Detroit – After about 10 days of good, solid baseball, the Tigers slopped one up Wednesday.
Shoddy defense, mental blunders, poor pitching – a lot of hands contributed to the 8-5 loss to the Phillies, which snapped a four-game winning streak.
From a big-picture standpoint, though, nothing that happened Wednesday was more troubling than Anibal Sanchez’s performance. If the Tigers aren’t going to get more from their No. 3 starter than what they’ve been getting through the first 10 starts, they are going to have to ask themselves some difficult questions about the rotation.
BOX SCORE: Phillies 8, Tigers 5
“Inconsistent,” said acting manager Gene Lamont, subbing for Brad Ausmus who learned before the game that his mother had died. “He had some good innings, it looked like he was in a groove, then all of a sudden he hangs a pitch.”
For the fifth straight start, Sanchez couldn’t come up with a clutch pitch or a key out. Four of the six runs he allowed came with two outs. He’s been tagged for 23 runs (20 earned) in his last five outings – all Tigers losses. His ERA overall is still over 6.00 (6.04).
“I start the game strong, putting the ball down and then, same story,” Sanchez said. “One inning, one pitch, two pitch. I just know I am healthy and I am going to keep working. Sooner or later, everything will turn.
“I don’t know when and I don’t know what I have to do, but I’m going to find out.”
He didn’t get much support from the defense early in the game, but he was one pitch away from escaping trouble in the second and fourth inning.
He gave up three runs on one bad pitch in the fourth. With runners at second and third with two outs, and the Tigers down 2-1, Sanchez decided to go after Odebel Herrera, instead of Freddie Galvis. He hung an off-speed pitch on a 2-1 count and Herrera hit it into the seats in right field.
“Little things happen and it changes everything,” Sanchez said. “That’s what disappoints me. I make a mistake and I pay for it – it’s three runs. It’s not like one mistake and it’s a base hit. But I will figure it out.”
The Tigers fought back against Phillies starter Aaron Nola, scoring three times in the fifth to make it 5-4. And Sanchez seemed to slay his demons in the sixth inning, putting the Phillies down in order (with a caught stealing).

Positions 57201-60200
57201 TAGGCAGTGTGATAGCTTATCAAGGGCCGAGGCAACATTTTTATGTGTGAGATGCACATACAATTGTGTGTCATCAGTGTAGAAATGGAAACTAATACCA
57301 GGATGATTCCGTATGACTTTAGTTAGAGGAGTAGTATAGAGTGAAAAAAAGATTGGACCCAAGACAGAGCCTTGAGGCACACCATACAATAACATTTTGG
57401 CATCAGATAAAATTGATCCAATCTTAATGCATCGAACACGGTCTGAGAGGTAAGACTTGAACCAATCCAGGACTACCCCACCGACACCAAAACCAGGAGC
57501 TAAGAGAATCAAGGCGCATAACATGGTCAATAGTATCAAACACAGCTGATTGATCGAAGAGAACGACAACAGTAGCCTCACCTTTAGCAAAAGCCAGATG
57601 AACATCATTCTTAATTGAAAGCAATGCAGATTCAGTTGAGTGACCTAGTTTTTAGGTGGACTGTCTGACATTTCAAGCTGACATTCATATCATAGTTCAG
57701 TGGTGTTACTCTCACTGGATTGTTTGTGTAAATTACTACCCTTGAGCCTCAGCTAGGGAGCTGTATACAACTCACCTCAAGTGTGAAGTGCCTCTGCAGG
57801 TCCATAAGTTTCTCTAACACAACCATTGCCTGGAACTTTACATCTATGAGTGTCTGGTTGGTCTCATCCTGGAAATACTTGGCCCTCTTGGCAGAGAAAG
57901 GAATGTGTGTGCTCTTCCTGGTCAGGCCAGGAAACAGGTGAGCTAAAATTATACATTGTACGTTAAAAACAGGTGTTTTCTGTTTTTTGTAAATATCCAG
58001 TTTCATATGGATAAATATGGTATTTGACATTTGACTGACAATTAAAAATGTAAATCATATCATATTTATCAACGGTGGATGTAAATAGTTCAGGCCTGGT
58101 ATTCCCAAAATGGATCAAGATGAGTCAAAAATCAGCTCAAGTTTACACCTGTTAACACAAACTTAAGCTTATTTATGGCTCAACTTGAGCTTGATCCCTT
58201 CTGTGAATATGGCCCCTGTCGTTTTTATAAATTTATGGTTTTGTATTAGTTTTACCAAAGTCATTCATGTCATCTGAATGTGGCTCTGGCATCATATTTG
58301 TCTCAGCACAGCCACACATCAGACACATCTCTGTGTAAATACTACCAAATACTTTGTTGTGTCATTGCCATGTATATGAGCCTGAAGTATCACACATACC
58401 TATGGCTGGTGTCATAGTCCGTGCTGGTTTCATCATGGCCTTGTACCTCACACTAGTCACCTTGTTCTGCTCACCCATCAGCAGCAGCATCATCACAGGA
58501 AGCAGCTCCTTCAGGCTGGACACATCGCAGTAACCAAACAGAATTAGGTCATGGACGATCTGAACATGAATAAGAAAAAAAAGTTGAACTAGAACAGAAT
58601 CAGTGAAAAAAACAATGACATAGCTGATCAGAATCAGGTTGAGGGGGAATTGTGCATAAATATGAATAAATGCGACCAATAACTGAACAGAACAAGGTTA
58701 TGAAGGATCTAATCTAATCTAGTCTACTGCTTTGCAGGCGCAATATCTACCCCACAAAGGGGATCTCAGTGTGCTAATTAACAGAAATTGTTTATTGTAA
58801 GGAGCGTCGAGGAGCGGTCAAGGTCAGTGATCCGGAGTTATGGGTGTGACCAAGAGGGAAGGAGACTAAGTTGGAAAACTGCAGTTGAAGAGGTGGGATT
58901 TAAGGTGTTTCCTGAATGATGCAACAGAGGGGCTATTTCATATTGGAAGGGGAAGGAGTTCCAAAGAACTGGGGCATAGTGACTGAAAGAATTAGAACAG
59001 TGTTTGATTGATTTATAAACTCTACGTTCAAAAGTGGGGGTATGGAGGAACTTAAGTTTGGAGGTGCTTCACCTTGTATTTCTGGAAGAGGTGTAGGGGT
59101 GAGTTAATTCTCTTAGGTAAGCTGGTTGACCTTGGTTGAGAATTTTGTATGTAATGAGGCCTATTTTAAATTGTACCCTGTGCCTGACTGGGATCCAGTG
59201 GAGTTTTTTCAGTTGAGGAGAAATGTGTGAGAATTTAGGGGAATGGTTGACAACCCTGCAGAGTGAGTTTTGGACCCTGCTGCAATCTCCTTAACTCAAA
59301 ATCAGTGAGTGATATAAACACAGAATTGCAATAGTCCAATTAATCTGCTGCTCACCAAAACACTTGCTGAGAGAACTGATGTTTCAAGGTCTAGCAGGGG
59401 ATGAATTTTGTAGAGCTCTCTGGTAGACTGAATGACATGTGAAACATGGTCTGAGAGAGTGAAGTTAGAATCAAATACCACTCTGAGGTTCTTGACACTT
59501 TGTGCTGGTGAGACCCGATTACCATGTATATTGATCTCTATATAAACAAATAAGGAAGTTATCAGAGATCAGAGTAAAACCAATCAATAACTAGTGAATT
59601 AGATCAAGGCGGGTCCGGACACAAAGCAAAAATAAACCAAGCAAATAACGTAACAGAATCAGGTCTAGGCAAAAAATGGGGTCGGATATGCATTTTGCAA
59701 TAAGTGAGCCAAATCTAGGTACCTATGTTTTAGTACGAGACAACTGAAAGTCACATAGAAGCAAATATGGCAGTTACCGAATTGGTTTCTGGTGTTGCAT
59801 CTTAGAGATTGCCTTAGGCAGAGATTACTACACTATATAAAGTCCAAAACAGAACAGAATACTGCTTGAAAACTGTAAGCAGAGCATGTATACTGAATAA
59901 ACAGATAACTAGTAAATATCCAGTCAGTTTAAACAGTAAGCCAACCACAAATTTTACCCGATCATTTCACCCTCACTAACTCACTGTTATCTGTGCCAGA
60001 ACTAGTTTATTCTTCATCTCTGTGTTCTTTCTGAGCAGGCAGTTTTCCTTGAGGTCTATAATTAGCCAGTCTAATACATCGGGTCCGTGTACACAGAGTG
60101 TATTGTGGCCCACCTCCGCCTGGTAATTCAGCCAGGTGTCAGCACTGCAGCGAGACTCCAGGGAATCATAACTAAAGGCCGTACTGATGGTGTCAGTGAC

Lamont wanted Sanchez to get one right-handed hitter out in the seventh inning – light-hitting Peter Bourjos – before going to the bullpen. Sanchez got two quick strikes on him, then gave up a line-drive homer to left field. Bourjos was hitting under .200 and hadn’t hit a home run this season.
“If I’d known he was going to hit a home run, I wouldn’t have left him out there,” Lamont deadpanned.
You could sense the air coming out Sanchez and the Tigers after that.
“The sixth has been a tough inning for him and we’re trying to ease him along,” Lamont said. “He’s getting frustrated, you can tell. If we didn’t know how good a pitcher he is, it would be different. But we know what he has in there.”
The Tigers don’t have much choice at this point but to keep running Sanchez out there every five days and trust he will work through it.
“He just needs to put it together,” Lamont said. “For his confidence, he needs to put seven or eight good innings together. Right now, he hasn’t been able to do that.”
Sanchez said he will continue to search for answers.
“I need to throw some good games for the team,” he said. “They are playing well and everybody else is throwing good. I need to be right there. I know I have the talent and I need to put it together.
“I am not going to put my face down. I just got a lot of work to do.”
Still, it was a 7-2 home stand for the Tigers, who hit the road again for three-game series in Oakland and Anaheim.
“It was a good home stand,” Lamont said. “But when you are 7-1, you want to go out 8-1.”